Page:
Saturday, October 30, 2021

PAN Project, Korean, Japanese and Chinese Stylistic Interactions and Traditional Music Heritage


Taking on the present-day musical world in all its vastness can be exhilarating, yet too it can be a humbling thing. We must always be open to the new and the not-yet-intimately known. We should not be afraid to grow, to understand more. Today's volume seems especially relevant to that idea, as it is an adventure in considering from a new perspective the traditional music realms of Korea, Japan and China. The ensemble and the album both are dubbed  Pan Project (Neuma 148). The Pan is taken from the Korean Pansori musical form, the "Pan" being a gathering together, in this case of the cross-cultural and intercultural elements, the rich intercultural East Asian in instrumental performance, in ritual and in vocal, in theatre.

What I will readily admit is my "outsider" knowledge of such things. I hear a primary influence of Korean Pansori, some elements from Chinese opera and Japanese shakuhachi and other stylistic elements, some of which go back to Gagaku, or at least my ears pick up on that possibility here. All this I loosely hear and appreciate without a kind of detailed expertise. The musicianship is very much first rate, the music endlessly fascinating to me. So it is a happy confluence of musical elements to me regardless of a blow-by-blow tracing of roots. There is the general gestalt of a wide confluence on this program and it is rewarding to hear.

The artists come together with great elan and interactive brilliance. Jeff Rogers gives us a finely played guqin, a Chinese seven-string plucked instrument, Ned Rothenberg appears on the Japanese shakuhachi and bass clarinet (many readers will doubtless know his seminal Avant Jazz work), Ying-Chieh Wang plays the Chinese bowed erhu, Woonjung Sim gives us some exciting rhythmic thrusts on Korean percussion, and Sae-Yuon Jeong gives us dramatic vocals with a definite Pansori flair at times. Last but not least there is Gamin Kang on the Korean double-reed piri, the sheng-like mouth organ called in Korea the saenghwang and the double reed Korean taepyeongso.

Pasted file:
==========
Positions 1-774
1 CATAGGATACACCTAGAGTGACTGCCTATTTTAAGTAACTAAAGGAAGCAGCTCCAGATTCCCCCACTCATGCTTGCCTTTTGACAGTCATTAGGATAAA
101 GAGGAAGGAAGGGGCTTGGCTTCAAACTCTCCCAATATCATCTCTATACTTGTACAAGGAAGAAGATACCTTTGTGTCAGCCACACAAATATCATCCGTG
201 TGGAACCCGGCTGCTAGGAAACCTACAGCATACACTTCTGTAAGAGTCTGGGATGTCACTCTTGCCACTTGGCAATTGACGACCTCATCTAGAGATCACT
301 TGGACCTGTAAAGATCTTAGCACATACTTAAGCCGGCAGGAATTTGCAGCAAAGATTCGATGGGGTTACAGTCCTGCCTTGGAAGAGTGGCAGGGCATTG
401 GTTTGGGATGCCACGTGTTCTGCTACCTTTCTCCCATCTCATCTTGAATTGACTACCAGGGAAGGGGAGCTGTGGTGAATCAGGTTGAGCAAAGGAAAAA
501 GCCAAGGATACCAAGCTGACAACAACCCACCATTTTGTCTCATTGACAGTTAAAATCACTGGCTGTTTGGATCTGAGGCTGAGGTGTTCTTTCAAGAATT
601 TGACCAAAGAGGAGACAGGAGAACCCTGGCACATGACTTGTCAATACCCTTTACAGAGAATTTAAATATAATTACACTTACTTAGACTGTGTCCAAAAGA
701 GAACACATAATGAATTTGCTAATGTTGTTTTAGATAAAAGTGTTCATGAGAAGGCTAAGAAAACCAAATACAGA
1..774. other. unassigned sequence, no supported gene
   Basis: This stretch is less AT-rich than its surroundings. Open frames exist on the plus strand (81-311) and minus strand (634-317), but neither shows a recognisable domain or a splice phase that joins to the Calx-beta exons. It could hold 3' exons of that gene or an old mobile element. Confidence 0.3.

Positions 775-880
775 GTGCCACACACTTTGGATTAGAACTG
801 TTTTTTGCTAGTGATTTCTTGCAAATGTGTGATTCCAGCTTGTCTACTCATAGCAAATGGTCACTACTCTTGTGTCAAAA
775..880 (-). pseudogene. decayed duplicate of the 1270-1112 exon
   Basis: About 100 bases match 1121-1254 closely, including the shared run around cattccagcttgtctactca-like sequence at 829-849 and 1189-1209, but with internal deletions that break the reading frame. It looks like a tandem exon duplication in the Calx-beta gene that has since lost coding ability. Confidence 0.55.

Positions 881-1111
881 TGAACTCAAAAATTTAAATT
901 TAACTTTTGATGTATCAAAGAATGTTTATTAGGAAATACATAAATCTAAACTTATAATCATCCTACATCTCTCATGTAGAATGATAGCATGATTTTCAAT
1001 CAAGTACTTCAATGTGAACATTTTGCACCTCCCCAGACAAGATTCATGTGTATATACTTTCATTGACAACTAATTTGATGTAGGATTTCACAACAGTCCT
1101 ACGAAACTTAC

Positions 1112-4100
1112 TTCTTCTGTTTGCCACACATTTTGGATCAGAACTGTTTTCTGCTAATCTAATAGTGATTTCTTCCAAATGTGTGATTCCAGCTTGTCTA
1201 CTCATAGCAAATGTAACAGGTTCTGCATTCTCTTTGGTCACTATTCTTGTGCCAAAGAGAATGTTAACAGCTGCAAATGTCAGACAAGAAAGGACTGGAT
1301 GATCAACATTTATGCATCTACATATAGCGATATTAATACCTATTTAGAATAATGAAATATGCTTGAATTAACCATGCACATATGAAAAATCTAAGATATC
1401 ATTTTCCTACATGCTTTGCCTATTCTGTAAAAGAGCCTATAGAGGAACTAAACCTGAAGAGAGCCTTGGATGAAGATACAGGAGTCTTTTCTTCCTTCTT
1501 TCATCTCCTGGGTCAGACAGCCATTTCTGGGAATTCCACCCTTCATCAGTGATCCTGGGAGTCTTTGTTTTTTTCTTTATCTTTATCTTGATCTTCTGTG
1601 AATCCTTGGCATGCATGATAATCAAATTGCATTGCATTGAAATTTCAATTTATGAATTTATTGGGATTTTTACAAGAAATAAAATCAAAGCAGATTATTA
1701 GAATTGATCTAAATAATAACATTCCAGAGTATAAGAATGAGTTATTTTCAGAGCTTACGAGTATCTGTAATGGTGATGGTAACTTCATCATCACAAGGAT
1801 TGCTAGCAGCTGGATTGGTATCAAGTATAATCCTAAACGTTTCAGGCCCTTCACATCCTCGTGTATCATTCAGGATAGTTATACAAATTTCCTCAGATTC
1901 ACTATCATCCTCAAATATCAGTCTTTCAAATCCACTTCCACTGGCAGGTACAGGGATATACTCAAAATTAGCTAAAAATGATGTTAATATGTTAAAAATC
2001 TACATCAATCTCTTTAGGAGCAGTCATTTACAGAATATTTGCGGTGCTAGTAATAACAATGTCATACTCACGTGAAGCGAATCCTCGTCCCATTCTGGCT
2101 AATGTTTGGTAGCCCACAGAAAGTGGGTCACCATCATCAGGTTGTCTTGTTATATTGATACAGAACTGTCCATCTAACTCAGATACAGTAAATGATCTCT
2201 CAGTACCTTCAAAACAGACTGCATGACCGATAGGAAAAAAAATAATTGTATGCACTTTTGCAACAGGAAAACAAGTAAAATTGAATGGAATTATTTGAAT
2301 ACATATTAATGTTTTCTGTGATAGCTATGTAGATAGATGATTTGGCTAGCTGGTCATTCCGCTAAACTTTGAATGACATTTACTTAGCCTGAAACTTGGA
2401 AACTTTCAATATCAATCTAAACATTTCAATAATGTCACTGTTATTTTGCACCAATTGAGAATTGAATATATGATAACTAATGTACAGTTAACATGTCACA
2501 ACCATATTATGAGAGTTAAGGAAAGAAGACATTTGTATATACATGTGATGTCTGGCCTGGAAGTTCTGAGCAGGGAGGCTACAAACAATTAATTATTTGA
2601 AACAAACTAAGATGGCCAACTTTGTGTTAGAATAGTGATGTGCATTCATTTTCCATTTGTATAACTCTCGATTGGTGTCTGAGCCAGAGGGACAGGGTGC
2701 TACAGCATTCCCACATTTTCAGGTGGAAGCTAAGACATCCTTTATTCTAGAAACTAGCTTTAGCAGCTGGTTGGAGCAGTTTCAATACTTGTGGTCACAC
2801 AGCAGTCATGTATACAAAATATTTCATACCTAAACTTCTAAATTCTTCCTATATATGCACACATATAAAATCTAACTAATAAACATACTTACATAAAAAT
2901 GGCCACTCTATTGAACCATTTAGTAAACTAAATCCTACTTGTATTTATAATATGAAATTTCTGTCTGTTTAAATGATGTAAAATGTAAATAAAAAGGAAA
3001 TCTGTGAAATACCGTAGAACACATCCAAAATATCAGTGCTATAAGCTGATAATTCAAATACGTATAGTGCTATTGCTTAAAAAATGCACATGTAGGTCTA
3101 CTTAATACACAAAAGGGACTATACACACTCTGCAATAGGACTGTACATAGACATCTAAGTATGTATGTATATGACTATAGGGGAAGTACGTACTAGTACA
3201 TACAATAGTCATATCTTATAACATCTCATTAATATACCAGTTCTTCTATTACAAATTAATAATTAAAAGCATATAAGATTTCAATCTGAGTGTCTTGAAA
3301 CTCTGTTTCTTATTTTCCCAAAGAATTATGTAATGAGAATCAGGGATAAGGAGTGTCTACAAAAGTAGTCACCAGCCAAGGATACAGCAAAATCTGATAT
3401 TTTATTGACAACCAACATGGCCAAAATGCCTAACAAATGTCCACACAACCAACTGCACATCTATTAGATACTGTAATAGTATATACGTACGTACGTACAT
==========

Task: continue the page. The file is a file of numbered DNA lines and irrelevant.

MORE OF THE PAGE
So even if I do not have a definitive bead on the exact provenance of each musical utterance, I get it and the more I listen the more I hear those cross-fertilizations. It gets your ear involved either way.

An album you East Asian traditional music enthusiasts will no doubt savor and appreciate as I have. If you simply have open ears and do not know much about these traditions, listen anyway and you will no doubt grow with  your exposure.


Wednesday, October 27, 2021

Simon Nabatov, Loves

Jazz composer-pianist Simon Nabatov impresses with an eleven member band doing a series of eight interrelated compositions on Loves (Leo CD LR 818). The overarching theme is romantic relationships and the two vocalists Rebekka Ziegler and Tobias Christie alternately  sound as vocalese "instruments," sing in song oriented phrasings or as vocalists holding to a spoken-sung part, or for that matter reciting text poetics and evocative word interjections, all of which help further the theme and add an important component to the total group sound.

The remaining nine artists have three-fold importance--as part sounding compositional exponents, as collectively free improvisors and as individual soloists in an attractive, open-ended framework.

Simon has created an ever changing textural abundance of avant jazz that favorably reminds of some of the JCOA gems and perhaps Bley-Haden large band collaborations, yet holds its own as freely original.